Skip to main content Skip to footer

Join us at Elevate ✨ Our virtual conference hits screens Dec 14th Join us at Elevate conference ✨ Tune in Dec 14th Register now

monday insights — July 18th

monday.com's weekly take on the latest work trends

Arielle Gordis

Workplace trends

Compensation

Hollywood actors are joining writers on the picket line

160,000 actors, announcers, and game show hosts are going on strike. Their union, SAG-AFTRA, didn’t reach a deal with the studios by the imposed deadline, so they’re joining the Writers Guild of America (WGA), which has already been striking for the last three months, halting most U.S. film and TV productions. This marks the first time writers and actors have been on strike at the same time in more than 60 years. Both groups are demanding better pay, as streaming transforms the entertainment landscape, and assurances that studios won’t replace them with AI. According to insiders, studios appear ready to play hardball and executives don’t seem interested in meeting with Writers Guild representatives to negotiate right now.

Communication

Canadian court ruled that 👍 can be a contractual agreement

A Canadian court found that sending the thumbs up emoji can affirm that a person is officially entering into a contract. The case questioned whether a farmer had agreed to sell flax to a grain buyer who had signed the contract and texted a photo of it with the caption “please confirm flax contract” to the farmer. The farmer had texted back a “thumbs-up” emoji, which the judge ruled sufficient for a valid contract agreement by both parties, especially given their prior business relationship. Experts explain that the legal test for contract agreement centers on how a reasonable person would interpret the signs that both parties gave, so given that, for most intents and purposes, a reasonable person would think that the person giving the thumbs-up agreed to the contract, it fits into the legal doctrine that the courts have established. As individuals increasingly use emojis to express themselves, even in serious business dealings, the ruling reflects new communication questions that courts will have to confront.

The AI corner

Regulation

Meet the first US law over AI bias in hiring tools

With AI bots increasingly playing bigger roles in hiring decisions, a New York City law just took effect to ensure the bots don’t have racist or sexist bias. This law, which is the first-of-its-kind, requires companies to notify job candidates who live in NYC that AI is being used in the hiring process and let them request information on the data that’s being collected. It also mandates that companies conduct yearly independent audits of any AI tools used to make employment decisions in order to ensure there’s no discrimination based on sex, race, or ethnicity, and to publish those results to determine whether the tools disproportionately impact specific groups. Businesses that fail to comply can face fines up to $1,500 per violation per day. Experts suggest that this law offers a useful model for policies across the U.S. as other states draft AI legislation.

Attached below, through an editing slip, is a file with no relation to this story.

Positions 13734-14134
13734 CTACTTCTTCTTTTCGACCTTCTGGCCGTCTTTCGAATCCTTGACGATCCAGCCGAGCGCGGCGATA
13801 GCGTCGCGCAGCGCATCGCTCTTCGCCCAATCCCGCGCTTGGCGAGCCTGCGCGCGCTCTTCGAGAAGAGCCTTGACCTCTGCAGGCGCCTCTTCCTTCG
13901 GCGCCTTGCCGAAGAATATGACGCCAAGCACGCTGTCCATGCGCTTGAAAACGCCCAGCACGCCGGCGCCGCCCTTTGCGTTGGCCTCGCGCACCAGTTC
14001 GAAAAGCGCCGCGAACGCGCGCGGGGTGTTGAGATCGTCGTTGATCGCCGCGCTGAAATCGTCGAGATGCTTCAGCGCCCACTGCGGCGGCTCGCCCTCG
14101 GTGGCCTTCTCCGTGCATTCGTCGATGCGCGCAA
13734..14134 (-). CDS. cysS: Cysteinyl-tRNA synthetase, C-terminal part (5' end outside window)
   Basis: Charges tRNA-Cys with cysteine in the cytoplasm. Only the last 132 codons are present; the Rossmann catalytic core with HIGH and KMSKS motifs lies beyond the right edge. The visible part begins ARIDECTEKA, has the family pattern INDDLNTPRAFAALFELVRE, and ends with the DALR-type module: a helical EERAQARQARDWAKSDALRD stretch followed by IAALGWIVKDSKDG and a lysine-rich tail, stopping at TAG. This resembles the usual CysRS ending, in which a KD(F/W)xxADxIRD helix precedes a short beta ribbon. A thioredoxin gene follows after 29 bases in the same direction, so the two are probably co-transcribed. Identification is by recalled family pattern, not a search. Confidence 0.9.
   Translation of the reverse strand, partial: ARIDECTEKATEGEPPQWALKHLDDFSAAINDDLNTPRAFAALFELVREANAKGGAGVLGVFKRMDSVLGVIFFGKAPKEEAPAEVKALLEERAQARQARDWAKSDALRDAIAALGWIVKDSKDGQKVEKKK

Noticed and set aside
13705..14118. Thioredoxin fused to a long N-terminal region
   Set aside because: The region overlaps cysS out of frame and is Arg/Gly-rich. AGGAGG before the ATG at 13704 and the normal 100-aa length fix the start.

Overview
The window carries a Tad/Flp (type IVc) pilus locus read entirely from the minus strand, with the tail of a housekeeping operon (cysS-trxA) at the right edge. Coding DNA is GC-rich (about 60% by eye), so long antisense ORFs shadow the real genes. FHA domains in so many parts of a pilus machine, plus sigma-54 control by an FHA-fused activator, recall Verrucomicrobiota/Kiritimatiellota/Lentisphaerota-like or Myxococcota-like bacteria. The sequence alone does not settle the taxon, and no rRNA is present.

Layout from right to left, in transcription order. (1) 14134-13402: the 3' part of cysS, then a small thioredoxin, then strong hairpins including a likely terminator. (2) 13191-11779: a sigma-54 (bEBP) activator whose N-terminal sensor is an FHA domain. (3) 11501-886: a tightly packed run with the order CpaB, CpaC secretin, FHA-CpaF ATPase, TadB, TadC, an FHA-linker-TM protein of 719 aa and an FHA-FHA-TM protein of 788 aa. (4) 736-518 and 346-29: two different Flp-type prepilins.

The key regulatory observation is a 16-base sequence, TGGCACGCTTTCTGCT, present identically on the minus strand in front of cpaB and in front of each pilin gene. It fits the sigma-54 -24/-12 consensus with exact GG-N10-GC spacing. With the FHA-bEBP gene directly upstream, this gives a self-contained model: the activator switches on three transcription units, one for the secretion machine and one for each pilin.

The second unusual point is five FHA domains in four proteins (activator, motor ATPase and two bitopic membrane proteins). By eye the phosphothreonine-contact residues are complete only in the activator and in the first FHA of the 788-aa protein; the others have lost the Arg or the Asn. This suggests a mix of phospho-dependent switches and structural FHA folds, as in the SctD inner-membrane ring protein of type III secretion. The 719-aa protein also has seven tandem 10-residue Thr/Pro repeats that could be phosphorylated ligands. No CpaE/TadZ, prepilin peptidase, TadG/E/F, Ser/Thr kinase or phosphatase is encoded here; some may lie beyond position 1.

Data privacy

OpenAI is getting investigated by the FTC

The Federal Trade Commission has opened an investigation into OpenAI, the artificial intelligence start-up that developed ChatGPT, over whether the chatbot has harmed consumers through its collection of data as well as its publication of false and misleading information. This investigation reflects the first major U.S. regulatory threat to one of the highest-profile A.I. companies, signaling that the technology may increasingly come under more scrutiny as people, businesses, and governments continue to utilize A.I. tools. OpenAI has already faced regulatory pressure internationally with Italy’s data protection authority banning the bot for unlawfully collecting personal data from users and not having an age-verification system in place. Sam Altman, who leads OpenAI, tweeted that he’s confident OpenAI follows the law and will work with the agency.

Follow the monday.com weekly on Linkedin

Navigating quiet quitters

By monday.com

According to Gallup’s State of the Global Workplace 2023 Report, a significant number of employees across the globe are “quiet quitting,” which means they’re putting in the minimum effort required, they’re psychologically disconnected, and they’re more likely to feel stressed and burnt out.

And while it’s undeniably difficult to navigate unengaged workers, these employees offer a massive opportunity to increase productivity and drive greater economic growth. Gallup estimates that low engagement costs the global economy $8.8 trillion annually, and that the quiet quitters on your team are often just waiting for a leader to connect with them, encourage them, and inspire them. That’s where you come in.

As a leader, you have the power to truly impact the way your employees feel at work. In fact, 70% of the variance in team engagement is determined solely by the manager, per Gallup, which means that what you do to address the needs of any quiet quitters on your team can really make a difference.

So, here are some tips to navigate quiet quitters:

Be observant

Pay close attention to your employees’ behaviors, attitudes, and performances. If you notice a change in someone’s behavior or feel they’re pulling back from their work, take note. Try to put that shift or disconnect into words that you can later reference in a conversation. Ask yourself questions like, when did I start noticing a change? What seems to be different? Has this happened before? What have I tried so far? Does anything seem to help? If relevant, chat with other people who may oversee the team members’ work to find out if they’ve noticed anything out of the ordinary as well. This way, when it comes time to have a conversation with the respective team members, you are prepared and can effectively guide the conversation toward solutions.